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The Golden Ticket:
P, NP, and the Search for the Impossible
Lance Fortnow

Book Description

Lance Fortnow
Lance Fortnow
(Photo Credit: Georgia Tech
College of Computing)


An Interview with Lance Fortnow, author of The Golden Ticket: P, NP, and the Search for the Impossible

  1. Why did you write this book?

    I wrote a survey article on the P/NP problem for a computing trade magazine, Communications of the ACM (http://bit.ly/pvnp-cacm), that quickly became the most downloaded article in that magazine's history. Clearly there was great interest in the P/NP question and there is no popular science book focused on P/NP or many on any computer science topic at all, so I took the survey I wrote as a template and started writing.

  2. Ok, let's start with the basics, what is P/NP?

    The P/NP problem is best described by an example question: Are there 1000 people on Facebook whom are all friends with each other? Even if you worked for Facebook and had access to all its data, answering this question naively would require checking more possibilities than any computer, now or in the future, could possibly do. The P/NP question asks whether there is some very clever algorithm that can answer this problem and others like it.

  3. What is the history of this problem? When was it first formulated and by who?

    The development of the P/NP problem has two histories, in North America and in Russia with researchers separated by the Cold War in the early 70's. In North America the problem developed in a rather conventional way, first defined by Steve Cook, a young professor, at the University of Toronto in 1971 as he looked at ways to connect logic and computation. A year later, Richard Karp of the University of California at Berkeley made the P/NP problem famous by tying it into a number of well-studied combinatorial problems. In Russia, progress was slowed by strong politics in their mathematical community, but eventually a young student, Leonid Levin, discovered the P/NP problem by looking at the difficulty of computer search. I devote a chapter of the book to the history and personalities leading up to the development of the P/NP problem on both sides of the Iron Curtain.

  4. Why does it matter?

    It matters because if P=NP it would make a large number of difficult computational tasks immediately easy to solve and it would transform our lives beyond measure: we'd cure major diseases, make accurate predictions of weather, get near prefect translation, and much more. The computer could find solutions to virtually any question we could ask of it.

  5. It really sounds like the "golden ticket" of your book's title. But in the book, you also talk about some of the less positive outcomes to solving this problem. Can you describe those too?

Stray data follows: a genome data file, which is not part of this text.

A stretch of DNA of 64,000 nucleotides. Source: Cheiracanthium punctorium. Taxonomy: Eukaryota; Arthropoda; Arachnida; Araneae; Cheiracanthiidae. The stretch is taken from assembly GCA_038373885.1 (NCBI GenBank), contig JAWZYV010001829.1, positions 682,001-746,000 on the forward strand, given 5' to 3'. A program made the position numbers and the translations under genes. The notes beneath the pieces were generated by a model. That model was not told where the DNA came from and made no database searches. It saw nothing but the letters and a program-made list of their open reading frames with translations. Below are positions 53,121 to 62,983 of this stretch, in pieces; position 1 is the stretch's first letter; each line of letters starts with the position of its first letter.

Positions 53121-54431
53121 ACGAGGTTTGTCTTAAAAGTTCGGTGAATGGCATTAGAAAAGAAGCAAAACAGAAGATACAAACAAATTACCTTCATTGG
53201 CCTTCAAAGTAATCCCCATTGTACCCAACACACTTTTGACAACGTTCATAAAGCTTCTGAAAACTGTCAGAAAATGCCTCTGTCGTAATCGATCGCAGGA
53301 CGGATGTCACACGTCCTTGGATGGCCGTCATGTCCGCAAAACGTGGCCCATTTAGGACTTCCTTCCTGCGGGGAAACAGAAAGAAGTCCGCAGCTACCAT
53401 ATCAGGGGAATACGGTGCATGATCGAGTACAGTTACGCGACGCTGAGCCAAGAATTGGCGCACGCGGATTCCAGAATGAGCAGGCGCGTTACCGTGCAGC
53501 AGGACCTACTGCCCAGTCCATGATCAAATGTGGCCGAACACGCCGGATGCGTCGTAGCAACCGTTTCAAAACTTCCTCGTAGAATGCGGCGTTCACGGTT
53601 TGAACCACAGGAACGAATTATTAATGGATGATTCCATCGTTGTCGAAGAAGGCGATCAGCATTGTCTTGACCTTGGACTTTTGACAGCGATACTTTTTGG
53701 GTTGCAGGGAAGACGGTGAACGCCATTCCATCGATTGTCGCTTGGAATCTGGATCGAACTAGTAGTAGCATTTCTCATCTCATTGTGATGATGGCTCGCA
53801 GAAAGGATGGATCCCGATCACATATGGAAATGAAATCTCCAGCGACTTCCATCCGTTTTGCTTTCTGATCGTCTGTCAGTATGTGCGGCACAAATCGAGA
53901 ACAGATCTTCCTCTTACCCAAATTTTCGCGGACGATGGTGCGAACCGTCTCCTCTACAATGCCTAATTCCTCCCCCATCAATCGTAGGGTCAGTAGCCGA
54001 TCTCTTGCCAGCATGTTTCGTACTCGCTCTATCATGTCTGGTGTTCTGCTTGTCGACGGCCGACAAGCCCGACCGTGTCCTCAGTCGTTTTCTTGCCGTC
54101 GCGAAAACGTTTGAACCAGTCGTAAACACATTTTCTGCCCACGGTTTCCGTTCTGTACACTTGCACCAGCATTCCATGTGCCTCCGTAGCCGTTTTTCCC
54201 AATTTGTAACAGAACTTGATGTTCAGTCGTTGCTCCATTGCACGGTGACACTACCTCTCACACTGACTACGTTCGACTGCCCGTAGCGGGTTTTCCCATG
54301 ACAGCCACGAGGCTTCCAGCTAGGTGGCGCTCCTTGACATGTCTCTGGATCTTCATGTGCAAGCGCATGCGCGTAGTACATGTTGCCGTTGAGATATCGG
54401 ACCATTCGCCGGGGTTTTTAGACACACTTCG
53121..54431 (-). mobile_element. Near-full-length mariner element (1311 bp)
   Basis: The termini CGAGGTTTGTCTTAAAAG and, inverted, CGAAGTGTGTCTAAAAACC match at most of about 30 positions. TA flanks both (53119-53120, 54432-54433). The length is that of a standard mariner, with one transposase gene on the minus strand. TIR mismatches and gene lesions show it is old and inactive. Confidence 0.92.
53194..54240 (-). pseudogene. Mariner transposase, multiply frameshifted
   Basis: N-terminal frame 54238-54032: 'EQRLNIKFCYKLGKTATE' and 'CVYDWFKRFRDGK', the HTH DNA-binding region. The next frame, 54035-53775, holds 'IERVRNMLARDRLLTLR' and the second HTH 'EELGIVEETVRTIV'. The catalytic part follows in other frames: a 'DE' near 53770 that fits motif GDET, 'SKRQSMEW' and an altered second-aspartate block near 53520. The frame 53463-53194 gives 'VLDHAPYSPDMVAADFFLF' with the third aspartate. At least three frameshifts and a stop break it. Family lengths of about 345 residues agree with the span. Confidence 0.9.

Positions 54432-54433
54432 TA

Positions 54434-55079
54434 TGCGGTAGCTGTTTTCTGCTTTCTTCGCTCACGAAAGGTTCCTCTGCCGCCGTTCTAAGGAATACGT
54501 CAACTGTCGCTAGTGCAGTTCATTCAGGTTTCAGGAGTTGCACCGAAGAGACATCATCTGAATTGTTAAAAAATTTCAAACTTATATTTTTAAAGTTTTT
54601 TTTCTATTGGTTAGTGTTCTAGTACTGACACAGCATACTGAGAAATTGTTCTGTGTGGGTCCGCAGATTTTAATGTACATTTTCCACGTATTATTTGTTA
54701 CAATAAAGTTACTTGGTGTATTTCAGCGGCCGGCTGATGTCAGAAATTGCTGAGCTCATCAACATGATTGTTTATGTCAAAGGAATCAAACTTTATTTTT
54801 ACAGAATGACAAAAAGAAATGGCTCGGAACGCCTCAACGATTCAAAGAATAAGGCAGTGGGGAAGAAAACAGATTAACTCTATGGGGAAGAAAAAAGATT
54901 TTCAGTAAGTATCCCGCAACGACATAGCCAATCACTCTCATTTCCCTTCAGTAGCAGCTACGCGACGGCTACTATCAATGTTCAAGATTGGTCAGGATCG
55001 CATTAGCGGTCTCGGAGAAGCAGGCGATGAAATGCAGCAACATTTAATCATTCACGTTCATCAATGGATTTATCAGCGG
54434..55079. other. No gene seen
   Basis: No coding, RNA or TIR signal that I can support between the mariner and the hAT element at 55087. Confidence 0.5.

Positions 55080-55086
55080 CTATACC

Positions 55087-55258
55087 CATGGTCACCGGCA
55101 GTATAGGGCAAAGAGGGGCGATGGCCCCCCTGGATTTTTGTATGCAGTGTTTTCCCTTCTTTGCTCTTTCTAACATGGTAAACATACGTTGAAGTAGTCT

We'd have a near complete loss of privacy as P=NP would allow anyone to reverse engineer any attempts to hide your activities. Also if P=NP virtually any job could be automated potentially leading to large-scale unemployment.

  6. What makes it so difficult to solve?

    If P is not NP as most computer scientists believe, to show this requires that there is no algorithm out of an infinite number of possible clever algorithms, to solve a problem like the Facebook question above. It's very difficult, though hopefully not impossible, to show that no algorithm exists.

  7. So, scientists are also trying to disprove P/NP? Why is that also important and do you think this is more likely than solving P=NP?

    Either P=NP or not, there exists one algorithm that solves most of the computational problems we care about or no such algorithm. Understanding which is the case will help us understand the best modes of attack on difficult computational problems. Because we don't expect the world to be so clean, with one algorithm that solves everything, the common belief of computer scientists is that P and NP are not equal.

  8. Have there been any near solutions--people who thought they had a solution, but ultimately didn't? etc.

    The P/NP problem has a $1,000,000 bounty for a solution offered by the Clay Mathematics Institute, so many people discover "solutions" they believe are correct but are usually flawed at a fundamental level. In 2010, HP researcher Vinay Deolalikar sent around a transcript that caused some initial hopes, but after an extensive discussion, was also found to have fundamental flaws. That experience was recounted by an article in the New York Times (http://nyti.ms/XXeWAk).

  9. What would solving P/NP mean for the world?

    Showing P=NP would greatly transform the world as I mentioned before. Showing P and NP are not the same would be an amazing mathematical result but wouldn't have quite the dramatic effect on society. The power of the P/NP question doesn't really come from whether or not we find a solution. Rather P/NP tells us what's possible. Even if P and NP are different, the problems we can imagine solving if P=NP are often still solvable, it will just cause us considerably more effort instead of a single magic bullet.

  10. What are the most promising areas of research on P/NP right now?

    Very few. There is an interesting approach using an area of mathematics called algebraic geometry spearheaded by Ketan Mulmuley of the University of Chicago (http://gct.cs.uchicago.edu). But several people doubt this approach will work and even Mulmuley believes his program could settle P/NP, it would likely take well over a century.

  11. What do you hope people take away from your book?

    I hope people come to understand the importance of the P/NP problem and more generally come to realize that computer science is about tackling major computational challenges and not just about programming a computer.

     

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    File created: 1/22/2013

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